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Prayer in the Church: Communing with God

Prayer is a foundational aspect of the Christian life, serving as a conduit for communication between believers and Jehovah. This essay explores the role of prayer in the church, as portrayed in the New Testament, underscoring its significance in nurturing a relationship with God.

The Essence of Prayer in Christian Worship

In the New Testament, prayer is depicted as an integral element of worship. It's a way for Christians to express adoration, confession, thanksgiving, and supplication to Jehovah. Jesus Christ himself emphasized the importance of prayer. In Matthew 6:9-13, He provided the Lord’s Prayer as a model, encapsulating the key elements of prayer: reverence for Jehovah’s name, anticipation for His kingdom, submission to His will, petition for daily needs, forgiveness, and deliverance from evil. This prayer illustrates how Christians should approach Jehovah — with reverence, dependence, and a desire for His will to be done.

Prayer as a Communal and Personal Practice

In Acts 2:42, the early Christians devoted themselves to the apostles' teaching, fellowship, the breaking of bread, and prayer. This verse underscores prayer as a communal practice, integral to the early church's life. Furthermore, Ephesians 6:18 urges believers to pray in the Spirit on all occasions with all kinds of prayers and requests, highlighting the personal aspect of prayer. It is not just a ritualistic practice but a personal communication with Jehovah that can occur in various forms and at any time.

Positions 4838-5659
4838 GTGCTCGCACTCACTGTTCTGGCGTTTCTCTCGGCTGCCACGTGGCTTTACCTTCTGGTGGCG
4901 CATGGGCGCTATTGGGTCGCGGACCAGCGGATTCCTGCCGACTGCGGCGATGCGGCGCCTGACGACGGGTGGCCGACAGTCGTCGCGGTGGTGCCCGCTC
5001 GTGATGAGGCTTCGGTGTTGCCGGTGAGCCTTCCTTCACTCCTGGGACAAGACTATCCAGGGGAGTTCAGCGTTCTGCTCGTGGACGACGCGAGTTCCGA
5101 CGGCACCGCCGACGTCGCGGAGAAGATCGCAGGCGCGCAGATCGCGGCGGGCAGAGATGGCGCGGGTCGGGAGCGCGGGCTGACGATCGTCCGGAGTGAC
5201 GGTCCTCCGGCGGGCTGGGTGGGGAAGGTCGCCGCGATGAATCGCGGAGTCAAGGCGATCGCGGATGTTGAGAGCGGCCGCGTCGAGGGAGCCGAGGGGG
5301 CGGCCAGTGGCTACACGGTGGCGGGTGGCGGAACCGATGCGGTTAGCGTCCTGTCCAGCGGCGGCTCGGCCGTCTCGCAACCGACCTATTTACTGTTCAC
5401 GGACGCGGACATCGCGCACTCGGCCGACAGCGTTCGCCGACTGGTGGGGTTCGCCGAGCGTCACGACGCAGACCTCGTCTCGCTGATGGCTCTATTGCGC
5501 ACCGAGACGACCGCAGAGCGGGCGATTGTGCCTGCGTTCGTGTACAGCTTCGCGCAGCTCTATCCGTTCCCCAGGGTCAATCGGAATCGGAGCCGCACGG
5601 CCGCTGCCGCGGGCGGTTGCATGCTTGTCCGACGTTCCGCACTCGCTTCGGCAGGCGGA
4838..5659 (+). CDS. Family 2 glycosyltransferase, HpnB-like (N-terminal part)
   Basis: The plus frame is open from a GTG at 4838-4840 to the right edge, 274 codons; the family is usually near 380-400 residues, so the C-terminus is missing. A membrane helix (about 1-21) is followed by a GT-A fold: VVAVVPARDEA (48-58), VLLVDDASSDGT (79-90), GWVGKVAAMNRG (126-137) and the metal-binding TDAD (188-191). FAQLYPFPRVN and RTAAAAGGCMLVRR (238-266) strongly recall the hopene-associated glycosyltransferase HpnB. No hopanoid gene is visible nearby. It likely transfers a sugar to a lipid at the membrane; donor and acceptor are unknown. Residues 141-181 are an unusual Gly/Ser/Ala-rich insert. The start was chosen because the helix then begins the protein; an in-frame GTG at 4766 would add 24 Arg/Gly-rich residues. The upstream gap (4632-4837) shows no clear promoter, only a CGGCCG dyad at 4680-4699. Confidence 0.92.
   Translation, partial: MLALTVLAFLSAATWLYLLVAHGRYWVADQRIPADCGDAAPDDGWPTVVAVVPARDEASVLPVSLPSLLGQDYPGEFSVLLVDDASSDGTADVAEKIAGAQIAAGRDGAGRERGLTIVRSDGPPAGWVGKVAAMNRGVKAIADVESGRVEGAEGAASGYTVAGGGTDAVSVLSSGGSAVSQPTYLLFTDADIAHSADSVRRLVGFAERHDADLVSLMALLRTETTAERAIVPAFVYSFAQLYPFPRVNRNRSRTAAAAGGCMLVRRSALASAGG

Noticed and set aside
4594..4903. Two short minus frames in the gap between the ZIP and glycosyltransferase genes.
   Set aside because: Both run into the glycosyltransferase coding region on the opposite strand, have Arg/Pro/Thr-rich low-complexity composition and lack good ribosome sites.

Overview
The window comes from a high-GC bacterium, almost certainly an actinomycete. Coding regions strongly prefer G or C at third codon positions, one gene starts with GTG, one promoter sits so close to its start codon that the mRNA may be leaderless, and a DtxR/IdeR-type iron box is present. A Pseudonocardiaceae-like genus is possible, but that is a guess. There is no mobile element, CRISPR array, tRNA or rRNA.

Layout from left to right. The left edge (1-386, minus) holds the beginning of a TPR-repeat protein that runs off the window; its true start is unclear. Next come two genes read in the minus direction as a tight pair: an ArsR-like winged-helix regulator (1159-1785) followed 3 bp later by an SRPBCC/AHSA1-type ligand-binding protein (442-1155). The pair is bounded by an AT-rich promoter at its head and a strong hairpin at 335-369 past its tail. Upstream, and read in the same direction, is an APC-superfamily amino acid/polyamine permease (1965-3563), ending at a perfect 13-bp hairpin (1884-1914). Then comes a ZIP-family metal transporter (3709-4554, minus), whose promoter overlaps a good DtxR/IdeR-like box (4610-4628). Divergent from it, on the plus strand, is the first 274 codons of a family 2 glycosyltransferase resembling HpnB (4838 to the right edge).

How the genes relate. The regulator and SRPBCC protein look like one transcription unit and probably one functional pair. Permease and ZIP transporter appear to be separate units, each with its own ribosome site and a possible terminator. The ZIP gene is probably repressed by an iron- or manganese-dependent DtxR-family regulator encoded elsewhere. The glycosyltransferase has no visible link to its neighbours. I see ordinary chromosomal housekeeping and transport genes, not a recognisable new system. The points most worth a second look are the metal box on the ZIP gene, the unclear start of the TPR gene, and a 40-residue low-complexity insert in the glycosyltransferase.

The Power and Purpose of Prayer in the Church

James 5:16 declares, “The prayer of a righteous person is powerful and effective.” This verse reveals the inherent power of prayer in a believer's life. Prayer is not merely a symbolic act; it is a dynamic engagement with Jehovah that can bring about His will and purpose in the lives of believers and the church. In Philippians 4:6-7, Paul encourages believers not to be anxious about anything, but in every situation, to present their requests to Jehovah through prayer and petition, with thanksgiving. This passage highlights the comforting and guiding role of prayer, providing peace and direction in believers' lives.

Intercessory Prayer and Its Impact

The New Testament also emphasizes the importance of intercessory prayer. In 1 Timothy 2:1-2, Paul urges that petitions, prayers, intercession, and thanksgiving be made for all people, including kings and all those in authority. This instruction shows the church’s role in praying not only for its members but also for society at large. Intercessory prayer is a way of expressing love and concern for others, following Christ’s example, who interceded for His followers and humanity.

Prayer and the Will of Jehovah

An essential aspect of New Testament prayer is its alignment with Jehovah’s will. In 1 John 5:14, it is written, “This is the confidence we have in approaching God: that if we ask anything according to His will, He hears us.” This verse reflects the understanding that prayer is not about bending Jehovah’s will to fit human desires but aligning believers’ desires and requests with His will. Jesus exemplified this in the Garden of Gethsemane, praying, “Not my will, but yours be done” (Luke 22:42).


Prayer in the church, as depicted in the New Testament, is a multifaceted practice encompassing adoration, confession, thanksgiving, supplication, and intercession. It is both a personal and communal engagement with Jehovah, essential for the spiritual growth and guidance of the believer and the church. Through prayer, Christians express their dependence on Jehovah, seek His will, and intercede for others. It is a powerful and effective tool in the life of the church, integral to its mission and spiritual vitality.

About the Author

EDWARD D. ANDREWS (AS in Criminal Justice, BS in Religion, MA in Biblical Studies, and MDiv in Theology) is CEO and President of Christian Publishing House. He has authored over 220+ books. In addition, Andrews is the Chief Translator of the Updated American Standard Version (UASV).

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